Kurume and Wolisho are the most common old growth cultivars found in Ethiopia. Kurume is recognized by its compact growth pattern and small leaf and berry size, while Wolisho is much larger both in leaf and berry.
The coffee is very dense and quite small and typically dry for an Ethiopian coffee. It’s one of the densest natural process coffee we’ve analyzed, so keep an eye on Jen’s recommendations for roasting.
A very dense, small screened coffee that we decided to roast two ways. The first roast, PR-352 was a natural progression where we tried to interfere as little as possible. This coffee really wanted to bottom out quickly and at minute 3:17 we added enough heat to finish the roast. We noticed in PR-352 that this coffee needed a lot of energy and cracked very late, so we decided to speed things up a bit and add more heat and sooner in the roast. This steeper curve was preferred on the cupping table with its nice balance of floral and citric acidity with some nice sugar browning flavors by ending at a higher temperature. The combination tasted like a sophisticated lavender and sea salt caramel covered in a complex and fruity dark chocolate.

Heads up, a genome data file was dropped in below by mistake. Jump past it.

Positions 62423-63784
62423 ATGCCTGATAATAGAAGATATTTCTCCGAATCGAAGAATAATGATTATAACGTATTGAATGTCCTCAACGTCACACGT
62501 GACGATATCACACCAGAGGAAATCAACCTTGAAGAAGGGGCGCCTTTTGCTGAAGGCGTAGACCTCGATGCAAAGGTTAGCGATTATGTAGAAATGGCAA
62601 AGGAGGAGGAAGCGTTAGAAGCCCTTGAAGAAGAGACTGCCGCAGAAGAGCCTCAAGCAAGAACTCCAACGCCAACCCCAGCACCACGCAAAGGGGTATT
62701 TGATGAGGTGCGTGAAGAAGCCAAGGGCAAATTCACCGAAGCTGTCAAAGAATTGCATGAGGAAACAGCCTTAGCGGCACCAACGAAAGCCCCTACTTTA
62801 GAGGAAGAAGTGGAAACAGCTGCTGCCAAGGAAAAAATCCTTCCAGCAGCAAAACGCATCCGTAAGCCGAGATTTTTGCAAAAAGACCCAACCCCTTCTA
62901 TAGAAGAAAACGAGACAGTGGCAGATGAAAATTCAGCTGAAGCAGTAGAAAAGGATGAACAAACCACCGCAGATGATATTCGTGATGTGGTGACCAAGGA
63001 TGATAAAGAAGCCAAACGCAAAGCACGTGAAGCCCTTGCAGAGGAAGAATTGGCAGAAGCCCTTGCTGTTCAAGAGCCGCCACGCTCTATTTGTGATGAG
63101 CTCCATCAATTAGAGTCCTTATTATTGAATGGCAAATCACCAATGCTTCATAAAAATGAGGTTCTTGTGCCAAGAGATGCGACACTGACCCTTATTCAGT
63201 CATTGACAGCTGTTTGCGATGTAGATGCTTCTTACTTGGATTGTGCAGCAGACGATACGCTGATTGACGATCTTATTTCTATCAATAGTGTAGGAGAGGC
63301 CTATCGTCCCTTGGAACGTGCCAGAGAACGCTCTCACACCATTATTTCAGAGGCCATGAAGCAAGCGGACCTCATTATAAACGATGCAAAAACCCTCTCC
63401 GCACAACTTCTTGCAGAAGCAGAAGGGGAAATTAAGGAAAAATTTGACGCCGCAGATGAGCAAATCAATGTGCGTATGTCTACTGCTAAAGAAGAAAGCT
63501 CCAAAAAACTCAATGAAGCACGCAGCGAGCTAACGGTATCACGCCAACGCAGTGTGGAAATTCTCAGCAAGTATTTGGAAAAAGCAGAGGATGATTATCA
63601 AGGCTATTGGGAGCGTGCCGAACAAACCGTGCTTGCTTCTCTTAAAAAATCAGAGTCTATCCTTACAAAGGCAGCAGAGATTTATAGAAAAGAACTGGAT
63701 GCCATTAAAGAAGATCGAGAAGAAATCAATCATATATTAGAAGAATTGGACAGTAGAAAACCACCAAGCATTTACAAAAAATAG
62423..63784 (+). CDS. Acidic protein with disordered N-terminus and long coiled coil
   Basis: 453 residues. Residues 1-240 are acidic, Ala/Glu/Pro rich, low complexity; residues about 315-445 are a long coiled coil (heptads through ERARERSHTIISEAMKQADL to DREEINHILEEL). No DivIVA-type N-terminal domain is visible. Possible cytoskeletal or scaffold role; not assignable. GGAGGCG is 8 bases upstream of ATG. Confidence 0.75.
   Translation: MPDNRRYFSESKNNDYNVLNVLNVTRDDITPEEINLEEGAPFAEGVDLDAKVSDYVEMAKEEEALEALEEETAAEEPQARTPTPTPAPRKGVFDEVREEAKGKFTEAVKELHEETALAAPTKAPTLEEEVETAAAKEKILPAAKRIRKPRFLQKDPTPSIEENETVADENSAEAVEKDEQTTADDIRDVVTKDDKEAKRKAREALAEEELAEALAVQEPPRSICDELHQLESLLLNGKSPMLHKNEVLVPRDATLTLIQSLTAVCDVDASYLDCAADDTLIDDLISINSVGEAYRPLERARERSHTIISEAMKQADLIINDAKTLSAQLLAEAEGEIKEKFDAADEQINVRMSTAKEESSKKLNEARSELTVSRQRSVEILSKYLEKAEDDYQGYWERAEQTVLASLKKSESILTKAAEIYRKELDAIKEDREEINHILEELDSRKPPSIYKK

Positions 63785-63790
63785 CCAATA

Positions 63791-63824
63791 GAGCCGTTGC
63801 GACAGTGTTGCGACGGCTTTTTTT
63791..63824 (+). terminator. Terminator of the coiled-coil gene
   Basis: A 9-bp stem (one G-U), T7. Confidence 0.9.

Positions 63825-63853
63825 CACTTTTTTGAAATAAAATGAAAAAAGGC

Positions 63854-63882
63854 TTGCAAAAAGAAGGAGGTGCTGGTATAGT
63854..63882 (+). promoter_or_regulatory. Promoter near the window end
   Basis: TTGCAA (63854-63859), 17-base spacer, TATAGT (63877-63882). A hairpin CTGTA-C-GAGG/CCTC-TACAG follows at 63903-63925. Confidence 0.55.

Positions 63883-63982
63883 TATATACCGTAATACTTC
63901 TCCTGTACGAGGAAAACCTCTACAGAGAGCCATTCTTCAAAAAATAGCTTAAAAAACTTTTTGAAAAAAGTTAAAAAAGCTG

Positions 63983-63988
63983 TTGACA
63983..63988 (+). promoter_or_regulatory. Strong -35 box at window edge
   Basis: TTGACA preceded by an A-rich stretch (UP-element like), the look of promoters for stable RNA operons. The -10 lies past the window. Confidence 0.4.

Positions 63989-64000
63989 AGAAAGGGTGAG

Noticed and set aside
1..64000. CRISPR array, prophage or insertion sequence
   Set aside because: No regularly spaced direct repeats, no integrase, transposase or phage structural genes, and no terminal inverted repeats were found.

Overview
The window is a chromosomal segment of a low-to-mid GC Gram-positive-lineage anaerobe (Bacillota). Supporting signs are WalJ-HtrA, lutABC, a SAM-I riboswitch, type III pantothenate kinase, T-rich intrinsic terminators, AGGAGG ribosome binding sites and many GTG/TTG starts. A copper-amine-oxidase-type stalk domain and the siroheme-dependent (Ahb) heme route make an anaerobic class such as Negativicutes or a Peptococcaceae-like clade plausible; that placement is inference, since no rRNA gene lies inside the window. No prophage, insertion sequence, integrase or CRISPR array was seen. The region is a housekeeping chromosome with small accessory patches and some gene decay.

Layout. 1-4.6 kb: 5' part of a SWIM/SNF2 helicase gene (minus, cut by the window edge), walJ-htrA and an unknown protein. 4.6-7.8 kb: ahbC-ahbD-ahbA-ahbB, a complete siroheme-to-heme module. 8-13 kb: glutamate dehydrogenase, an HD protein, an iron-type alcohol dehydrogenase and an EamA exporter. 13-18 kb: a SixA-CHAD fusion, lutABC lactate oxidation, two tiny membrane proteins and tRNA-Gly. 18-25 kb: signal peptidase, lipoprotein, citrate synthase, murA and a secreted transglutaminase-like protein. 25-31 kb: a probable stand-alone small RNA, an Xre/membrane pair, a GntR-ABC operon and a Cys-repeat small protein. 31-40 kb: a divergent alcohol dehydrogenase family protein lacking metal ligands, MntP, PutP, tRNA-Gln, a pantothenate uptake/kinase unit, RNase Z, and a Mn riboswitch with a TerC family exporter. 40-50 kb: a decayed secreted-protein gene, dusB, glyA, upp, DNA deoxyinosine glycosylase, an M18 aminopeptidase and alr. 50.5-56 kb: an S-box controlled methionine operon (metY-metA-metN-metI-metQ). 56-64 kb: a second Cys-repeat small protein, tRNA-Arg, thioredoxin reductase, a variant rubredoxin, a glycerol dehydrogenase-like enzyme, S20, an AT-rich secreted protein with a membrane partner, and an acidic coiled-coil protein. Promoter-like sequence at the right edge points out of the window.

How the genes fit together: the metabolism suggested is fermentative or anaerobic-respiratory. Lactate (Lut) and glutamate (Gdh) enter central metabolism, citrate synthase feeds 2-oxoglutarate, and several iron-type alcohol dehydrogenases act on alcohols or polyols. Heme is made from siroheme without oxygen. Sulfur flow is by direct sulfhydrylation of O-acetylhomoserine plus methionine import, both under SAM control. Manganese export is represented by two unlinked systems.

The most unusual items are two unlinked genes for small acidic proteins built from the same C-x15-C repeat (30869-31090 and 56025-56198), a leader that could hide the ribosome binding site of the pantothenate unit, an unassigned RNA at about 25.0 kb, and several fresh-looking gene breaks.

This fruity, raised-bed natural coffee is really classic for a dry-processed southern Ethiopia. Lots of sun-ripened berry flavors dominate the cup, regardless of brew method or roast style. Its clean prep shows through in the cup, however, so there’s no real funkiness or booziness to the flavor profile, just clean tartaric fruits like grapes, blackberries, and even a hint of ripe banana. Richard, Evan, and I tasted a quick Chemex comparison between the two roasts, and had a slight preference for PR-0353. It showed a little more complex and fruit-candy-like character than its counterpart, which was full and sweet with tons of ripe fruits but maybe a little less complex. Both coffees showcased a high degree of density; the brew time was extended by a pool of water in the grounds that took longer than average to siphon. The coffee was moderately soluble at a relatively coarse grind.